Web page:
Thus the original legal status of the territory was restored, namely, a territory designated as a national home for the Jewish people, who had a "right of possession" to it during Jordanian rule while they were absent from the territory for several years due to a war imposed on them, and have now returned to it.
According to the Levi Commission, Israel has the right to settle Judea and Samaria, at least in the territories under its control as per its accords with the Palestinian Authority, and thus, the establishment of settlements is not illegal.
There are many countries, in South America for example, that have been legally absorbing Arab immigrants from the Land of Israel for many years. Many Arabs, especially young single men, emigrate all the time, without the help of the State of Israel. Polls that the “Palestinians” themselves publish occasionally show that most of them wish to emigrate, but they do not have the financial ability to do so.
The Arabic daily paper, "Al Quds" published a long article on the scope of the emigration of young Arabs from Judea and Samaria. The paper noted that at least 400,000 young people have emigrated from Judea and Samaria abroad in recent decades. According to the article, there are Arab villages, particularly near Ramallah, such as Dir Dabuan, which are full of palatial homes that stand empty or are occupied only by a single elderly person. A resident of the village Ramon, east of Ramallah, said that of the 44 boys in his class from the village, 40 live today in the U.S. and the others are constantly receiving proposals to emigrate, because life in the U.S. is much more comfortable than the lives of the Palestinians in Judea and Samaria. See http://www.alquds.com/pdf/1470434849214309600/1470434877000 77 69. He related that an office in Ramallah coordinates visa interviews for Palestinians in the American consulate in East Jerusalem, and that many Arabs make use of its services.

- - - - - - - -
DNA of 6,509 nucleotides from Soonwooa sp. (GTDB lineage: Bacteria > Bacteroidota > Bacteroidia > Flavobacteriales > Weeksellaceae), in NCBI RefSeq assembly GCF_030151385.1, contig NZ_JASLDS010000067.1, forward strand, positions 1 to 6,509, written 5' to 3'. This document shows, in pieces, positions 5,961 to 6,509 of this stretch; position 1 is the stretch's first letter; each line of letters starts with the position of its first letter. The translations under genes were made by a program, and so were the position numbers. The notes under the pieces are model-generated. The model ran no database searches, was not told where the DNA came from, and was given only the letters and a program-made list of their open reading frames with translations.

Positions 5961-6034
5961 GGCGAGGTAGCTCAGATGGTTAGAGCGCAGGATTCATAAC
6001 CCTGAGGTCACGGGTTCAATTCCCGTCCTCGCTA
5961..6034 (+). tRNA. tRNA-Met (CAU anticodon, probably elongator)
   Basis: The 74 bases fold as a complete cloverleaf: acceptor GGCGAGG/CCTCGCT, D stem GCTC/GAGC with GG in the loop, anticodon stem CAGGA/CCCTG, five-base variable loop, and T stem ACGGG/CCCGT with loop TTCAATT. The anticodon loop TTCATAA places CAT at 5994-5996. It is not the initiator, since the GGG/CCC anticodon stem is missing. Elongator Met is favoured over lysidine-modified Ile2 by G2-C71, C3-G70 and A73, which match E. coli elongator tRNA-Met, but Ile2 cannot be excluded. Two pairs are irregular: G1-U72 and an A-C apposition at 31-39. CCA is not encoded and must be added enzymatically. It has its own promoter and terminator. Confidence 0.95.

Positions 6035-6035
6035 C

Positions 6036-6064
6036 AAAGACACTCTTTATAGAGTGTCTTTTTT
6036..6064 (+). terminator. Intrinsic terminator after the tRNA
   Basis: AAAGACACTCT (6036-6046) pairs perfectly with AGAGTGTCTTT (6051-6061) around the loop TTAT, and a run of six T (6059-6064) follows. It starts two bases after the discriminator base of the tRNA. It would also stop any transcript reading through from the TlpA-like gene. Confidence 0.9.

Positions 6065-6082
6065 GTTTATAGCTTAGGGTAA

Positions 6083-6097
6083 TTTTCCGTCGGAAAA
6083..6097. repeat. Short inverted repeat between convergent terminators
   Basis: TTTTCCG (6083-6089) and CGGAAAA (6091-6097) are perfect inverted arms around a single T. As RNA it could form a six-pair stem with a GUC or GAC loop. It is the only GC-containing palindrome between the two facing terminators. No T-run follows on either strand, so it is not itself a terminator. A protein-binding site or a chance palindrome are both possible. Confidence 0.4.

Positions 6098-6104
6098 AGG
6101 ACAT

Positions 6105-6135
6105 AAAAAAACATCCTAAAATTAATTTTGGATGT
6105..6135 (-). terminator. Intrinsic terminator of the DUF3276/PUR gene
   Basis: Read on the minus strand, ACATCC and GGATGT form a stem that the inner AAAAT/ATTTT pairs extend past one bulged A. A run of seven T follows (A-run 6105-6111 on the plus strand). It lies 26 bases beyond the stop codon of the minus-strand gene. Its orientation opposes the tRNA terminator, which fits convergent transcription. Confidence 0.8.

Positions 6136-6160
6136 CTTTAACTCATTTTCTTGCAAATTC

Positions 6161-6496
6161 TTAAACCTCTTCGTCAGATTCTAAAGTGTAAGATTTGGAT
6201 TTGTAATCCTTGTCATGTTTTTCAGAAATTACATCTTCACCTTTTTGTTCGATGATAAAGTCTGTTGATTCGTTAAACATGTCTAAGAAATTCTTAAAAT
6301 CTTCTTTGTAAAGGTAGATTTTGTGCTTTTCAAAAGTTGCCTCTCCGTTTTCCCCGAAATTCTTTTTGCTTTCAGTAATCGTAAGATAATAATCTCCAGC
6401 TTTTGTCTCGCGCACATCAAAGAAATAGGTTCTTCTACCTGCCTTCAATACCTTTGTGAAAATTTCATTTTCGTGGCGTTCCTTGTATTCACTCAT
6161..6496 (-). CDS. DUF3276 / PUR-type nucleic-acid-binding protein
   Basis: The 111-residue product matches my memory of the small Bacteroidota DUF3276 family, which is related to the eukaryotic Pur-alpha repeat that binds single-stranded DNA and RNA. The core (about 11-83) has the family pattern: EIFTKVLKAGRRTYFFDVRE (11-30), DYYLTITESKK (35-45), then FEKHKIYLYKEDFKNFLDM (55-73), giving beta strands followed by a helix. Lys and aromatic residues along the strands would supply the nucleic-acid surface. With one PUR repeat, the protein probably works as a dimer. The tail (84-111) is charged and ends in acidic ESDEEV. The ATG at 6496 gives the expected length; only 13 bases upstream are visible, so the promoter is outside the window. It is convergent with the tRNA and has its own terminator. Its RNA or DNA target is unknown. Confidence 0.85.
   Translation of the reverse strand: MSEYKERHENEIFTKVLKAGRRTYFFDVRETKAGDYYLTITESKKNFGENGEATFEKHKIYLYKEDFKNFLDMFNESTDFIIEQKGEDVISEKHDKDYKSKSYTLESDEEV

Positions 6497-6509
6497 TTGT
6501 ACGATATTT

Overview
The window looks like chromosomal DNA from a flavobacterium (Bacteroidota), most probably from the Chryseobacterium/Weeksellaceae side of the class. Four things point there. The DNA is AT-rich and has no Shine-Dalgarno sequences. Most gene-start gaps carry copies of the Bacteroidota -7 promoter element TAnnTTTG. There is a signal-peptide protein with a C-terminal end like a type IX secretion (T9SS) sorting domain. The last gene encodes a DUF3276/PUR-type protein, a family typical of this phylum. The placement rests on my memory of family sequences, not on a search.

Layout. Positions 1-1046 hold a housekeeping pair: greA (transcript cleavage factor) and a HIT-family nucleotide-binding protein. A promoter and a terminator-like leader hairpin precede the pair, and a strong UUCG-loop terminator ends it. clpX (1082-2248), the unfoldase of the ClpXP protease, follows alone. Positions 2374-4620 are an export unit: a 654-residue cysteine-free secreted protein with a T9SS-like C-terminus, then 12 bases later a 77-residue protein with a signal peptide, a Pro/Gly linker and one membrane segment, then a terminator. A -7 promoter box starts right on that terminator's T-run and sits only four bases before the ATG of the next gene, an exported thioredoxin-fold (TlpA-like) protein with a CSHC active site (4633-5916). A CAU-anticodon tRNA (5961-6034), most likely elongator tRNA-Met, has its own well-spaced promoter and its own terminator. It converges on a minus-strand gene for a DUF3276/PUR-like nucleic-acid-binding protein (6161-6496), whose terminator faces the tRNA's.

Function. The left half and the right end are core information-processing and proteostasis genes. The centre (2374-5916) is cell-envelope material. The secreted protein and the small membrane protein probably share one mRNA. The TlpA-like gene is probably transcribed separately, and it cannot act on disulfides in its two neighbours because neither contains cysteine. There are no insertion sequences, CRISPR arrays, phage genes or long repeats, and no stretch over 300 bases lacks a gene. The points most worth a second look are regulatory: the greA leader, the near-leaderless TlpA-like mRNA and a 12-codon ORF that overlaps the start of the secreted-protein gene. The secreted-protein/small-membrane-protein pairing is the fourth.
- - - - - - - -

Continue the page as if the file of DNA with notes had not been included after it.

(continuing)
We are in an era of global migration, particularly of Arabs emigrating from miserable Arab countries. Ten million Arabs live in Brazil today. Former Brazilian president, Dilma Rousseff, in reference to the wave of immigrants to Europe, said that Brazil had advanced a policy of absorption of immigrants, that ethnic mixing is part of Brazil's identity and that "many ethnic groups from many cultures" built Brazil.